Evaluating preparedness of Smart City contenders: Smaller towns take early lead
The cities have been ranked based on the extent to which they have communicated and taken public feedback on their plans through three basic online platforms.
By Shalini Nair
As the 98 selected Smart Cities lay their initial groundwork for the mission, smaller towns seem to have outperformed metros when it comes to using online forums to disseminate data and engage with citizens.
On a scorecard of 100 on web-based indicators, Tiruchirappalli and Mangaluru have been rated at above 90 with the other leading performers being Tumakuru, Indore, Raipur, Jaipur, Surat, Ujjain, Haldia and Kalyan-Dombivali.
None of the metros figure in the top twenty list. Chennai just about makes it to number 21. Others such as New Delhi, Mumbai and Hyderabad lag far behind. So do the two other major cities of Pune and Ahmedabad (Kolkata and Bengaluru are not Smart City contenders).
The cities have been ranked based on the extent to which they have communicated and taken public feedback on their Smart City plans through three basic online platforms: the urban local body (ULB) websites, Facebook page and the Union government website mygov.in.
The study on public data openness was initiated independently by a team of master students and alumni of urban planning at the Ahmedabad-based Centre for Environmental Planning and Technology (CEPT) University.
The group launched ‘Smart Cities Watch’ to periodically track the performance of cities through various stages of the mission. The project has now found support from the Union Ministry of Urban Development which has agreed to provide the data required, so that it can eventually act as one of the national tools to monitor the mission progress.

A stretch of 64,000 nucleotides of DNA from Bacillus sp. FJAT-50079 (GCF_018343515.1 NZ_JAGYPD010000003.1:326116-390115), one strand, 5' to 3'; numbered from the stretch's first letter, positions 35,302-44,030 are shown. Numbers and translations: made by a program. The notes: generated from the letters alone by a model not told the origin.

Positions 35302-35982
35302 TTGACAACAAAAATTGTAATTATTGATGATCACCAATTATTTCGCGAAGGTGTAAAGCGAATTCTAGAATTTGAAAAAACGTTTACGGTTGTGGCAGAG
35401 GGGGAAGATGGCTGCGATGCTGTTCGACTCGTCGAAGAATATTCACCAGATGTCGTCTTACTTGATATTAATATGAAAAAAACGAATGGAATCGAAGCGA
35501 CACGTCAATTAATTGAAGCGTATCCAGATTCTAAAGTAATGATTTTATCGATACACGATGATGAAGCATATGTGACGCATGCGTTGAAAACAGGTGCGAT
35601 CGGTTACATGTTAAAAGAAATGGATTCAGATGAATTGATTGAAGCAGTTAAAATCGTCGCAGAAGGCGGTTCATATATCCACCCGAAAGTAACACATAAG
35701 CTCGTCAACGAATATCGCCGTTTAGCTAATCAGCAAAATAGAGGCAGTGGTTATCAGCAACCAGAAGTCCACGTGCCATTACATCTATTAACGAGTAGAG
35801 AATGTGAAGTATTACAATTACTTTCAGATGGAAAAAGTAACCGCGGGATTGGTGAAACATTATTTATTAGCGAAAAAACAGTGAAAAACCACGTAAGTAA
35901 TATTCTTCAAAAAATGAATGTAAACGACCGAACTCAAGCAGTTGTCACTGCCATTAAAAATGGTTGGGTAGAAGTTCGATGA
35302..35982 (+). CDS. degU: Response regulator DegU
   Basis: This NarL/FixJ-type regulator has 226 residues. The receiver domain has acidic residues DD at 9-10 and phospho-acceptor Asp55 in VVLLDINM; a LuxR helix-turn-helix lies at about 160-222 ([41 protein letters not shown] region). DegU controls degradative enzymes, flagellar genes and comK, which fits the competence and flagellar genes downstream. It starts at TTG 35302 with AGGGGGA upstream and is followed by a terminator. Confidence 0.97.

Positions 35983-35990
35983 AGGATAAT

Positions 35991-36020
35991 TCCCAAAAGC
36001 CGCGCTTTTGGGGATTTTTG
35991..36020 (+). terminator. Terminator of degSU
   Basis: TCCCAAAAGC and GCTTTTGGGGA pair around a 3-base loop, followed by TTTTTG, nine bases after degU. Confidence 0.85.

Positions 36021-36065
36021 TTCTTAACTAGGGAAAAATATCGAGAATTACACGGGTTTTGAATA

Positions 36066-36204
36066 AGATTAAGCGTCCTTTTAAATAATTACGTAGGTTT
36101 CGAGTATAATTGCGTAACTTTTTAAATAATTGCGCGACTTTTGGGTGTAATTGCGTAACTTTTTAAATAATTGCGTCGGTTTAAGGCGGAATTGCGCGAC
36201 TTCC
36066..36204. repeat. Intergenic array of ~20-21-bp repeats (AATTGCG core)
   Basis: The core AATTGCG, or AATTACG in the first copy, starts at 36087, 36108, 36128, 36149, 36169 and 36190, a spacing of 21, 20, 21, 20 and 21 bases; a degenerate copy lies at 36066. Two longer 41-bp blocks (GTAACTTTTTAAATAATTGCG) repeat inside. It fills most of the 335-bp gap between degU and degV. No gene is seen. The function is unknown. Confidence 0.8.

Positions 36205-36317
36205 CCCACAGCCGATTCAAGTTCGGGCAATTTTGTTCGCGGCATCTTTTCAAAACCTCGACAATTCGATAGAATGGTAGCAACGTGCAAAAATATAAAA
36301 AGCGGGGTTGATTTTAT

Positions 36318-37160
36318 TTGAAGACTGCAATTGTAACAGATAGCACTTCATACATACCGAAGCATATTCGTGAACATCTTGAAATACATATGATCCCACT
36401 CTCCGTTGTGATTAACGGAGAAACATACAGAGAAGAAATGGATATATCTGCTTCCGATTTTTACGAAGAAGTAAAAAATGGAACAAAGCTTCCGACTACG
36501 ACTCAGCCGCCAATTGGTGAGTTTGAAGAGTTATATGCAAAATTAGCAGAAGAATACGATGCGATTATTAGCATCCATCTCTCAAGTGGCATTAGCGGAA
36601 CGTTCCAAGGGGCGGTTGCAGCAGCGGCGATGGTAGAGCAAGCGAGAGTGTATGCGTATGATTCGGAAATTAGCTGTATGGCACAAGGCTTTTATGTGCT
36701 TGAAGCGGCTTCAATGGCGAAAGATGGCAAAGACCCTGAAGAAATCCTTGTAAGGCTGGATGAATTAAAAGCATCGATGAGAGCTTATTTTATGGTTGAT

Saswat Bandyopadhyay, professor at the Faculty of Planning in CEPT, said that Smart Cities as a concept originated in the United Stated, traveled to Europe before finally coming to the developing nations. The team reviewed the existing globally used indicators for tracking Smart Cities, including those used by US Smart Cities Council, TU-Vienna, European Union and ISO37120 for Smart Communities.
“We found that none of the existing indicators for public data openness could be applied directly in the Indian context. This is because most cities here are still not equipped with the kind of data available in other global cities. For instance, there is hardly any city-level data on per capita energy use, carbon emission or GDP,” he said.
Bandyopadhyay added that internationally open data is the starting line for cities that decide to go smart. “In the global north, cities started using information and communications technology efficiently in the eighties and early nineties while Indian cities started one by one after a lag time of 15 years,” he added.
The study has showed that twelve of the 98 chosen Smart Cities do not even have a ULB website. Of the 86 cities that maintain their own websites, 37 are yet to update it with details on their Smart City initiatives. Of these, only 18 cities use their website as a medium to invite suggestions from citizens.